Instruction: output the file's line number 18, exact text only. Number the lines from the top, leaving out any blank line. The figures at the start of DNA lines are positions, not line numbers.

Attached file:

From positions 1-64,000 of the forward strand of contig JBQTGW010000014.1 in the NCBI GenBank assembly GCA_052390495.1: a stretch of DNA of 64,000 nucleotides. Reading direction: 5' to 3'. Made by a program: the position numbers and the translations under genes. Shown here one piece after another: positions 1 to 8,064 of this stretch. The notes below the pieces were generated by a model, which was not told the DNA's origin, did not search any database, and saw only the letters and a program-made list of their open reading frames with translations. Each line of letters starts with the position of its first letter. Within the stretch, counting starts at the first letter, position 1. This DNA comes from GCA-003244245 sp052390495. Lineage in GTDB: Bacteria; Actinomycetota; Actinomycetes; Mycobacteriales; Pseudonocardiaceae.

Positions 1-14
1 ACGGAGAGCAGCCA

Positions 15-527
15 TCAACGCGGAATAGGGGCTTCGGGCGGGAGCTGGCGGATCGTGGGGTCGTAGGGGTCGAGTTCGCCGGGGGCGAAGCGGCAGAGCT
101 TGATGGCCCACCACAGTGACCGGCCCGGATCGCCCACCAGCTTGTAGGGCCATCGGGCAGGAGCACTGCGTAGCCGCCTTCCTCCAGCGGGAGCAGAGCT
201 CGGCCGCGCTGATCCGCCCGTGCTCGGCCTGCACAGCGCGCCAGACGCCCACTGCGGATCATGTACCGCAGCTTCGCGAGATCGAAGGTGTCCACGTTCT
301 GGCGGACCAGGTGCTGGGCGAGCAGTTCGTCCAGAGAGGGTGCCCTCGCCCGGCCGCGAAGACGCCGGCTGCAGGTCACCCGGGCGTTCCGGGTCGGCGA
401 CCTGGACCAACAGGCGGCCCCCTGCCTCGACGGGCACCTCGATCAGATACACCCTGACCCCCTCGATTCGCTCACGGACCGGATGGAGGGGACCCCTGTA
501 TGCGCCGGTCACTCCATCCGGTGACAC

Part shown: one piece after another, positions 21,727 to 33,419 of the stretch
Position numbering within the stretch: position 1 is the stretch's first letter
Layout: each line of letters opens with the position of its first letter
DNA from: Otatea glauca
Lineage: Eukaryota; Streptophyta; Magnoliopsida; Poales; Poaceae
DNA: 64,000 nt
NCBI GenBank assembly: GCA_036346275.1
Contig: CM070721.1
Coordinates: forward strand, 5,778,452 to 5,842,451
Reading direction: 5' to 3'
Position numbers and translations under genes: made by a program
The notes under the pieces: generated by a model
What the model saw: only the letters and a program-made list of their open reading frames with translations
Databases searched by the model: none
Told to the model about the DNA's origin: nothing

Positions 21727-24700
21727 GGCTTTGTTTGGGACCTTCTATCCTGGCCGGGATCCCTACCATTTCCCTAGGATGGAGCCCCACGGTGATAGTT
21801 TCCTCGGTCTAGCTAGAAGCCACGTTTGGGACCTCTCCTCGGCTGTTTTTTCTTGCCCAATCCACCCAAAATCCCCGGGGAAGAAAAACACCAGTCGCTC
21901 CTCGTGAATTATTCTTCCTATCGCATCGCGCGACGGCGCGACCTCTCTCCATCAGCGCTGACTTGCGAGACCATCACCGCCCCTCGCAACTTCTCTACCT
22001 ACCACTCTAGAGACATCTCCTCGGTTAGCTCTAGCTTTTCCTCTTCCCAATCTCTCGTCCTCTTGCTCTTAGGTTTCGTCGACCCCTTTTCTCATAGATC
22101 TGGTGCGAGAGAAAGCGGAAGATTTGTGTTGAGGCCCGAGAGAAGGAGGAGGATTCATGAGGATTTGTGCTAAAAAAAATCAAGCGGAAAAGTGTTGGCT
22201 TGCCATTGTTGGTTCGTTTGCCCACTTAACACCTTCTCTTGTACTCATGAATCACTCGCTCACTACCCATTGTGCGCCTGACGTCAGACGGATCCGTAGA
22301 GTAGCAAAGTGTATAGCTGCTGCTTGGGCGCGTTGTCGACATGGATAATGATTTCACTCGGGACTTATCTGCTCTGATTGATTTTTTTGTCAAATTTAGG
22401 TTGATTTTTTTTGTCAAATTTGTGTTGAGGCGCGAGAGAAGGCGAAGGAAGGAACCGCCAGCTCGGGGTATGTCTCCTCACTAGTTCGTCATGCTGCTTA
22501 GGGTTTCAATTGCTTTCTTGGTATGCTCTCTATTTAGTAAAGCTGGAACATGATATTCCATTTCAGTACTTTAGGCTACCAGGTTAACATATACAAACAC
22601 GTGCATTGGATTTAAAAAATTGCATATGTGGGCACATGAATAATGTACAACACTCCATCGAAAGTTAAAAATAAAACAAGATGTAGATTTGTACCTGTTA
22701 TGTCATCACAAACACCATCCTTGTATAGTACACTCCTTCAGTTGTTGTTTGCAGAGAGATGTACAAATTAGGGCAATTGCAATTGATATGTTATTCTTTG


Contig: CM070721.1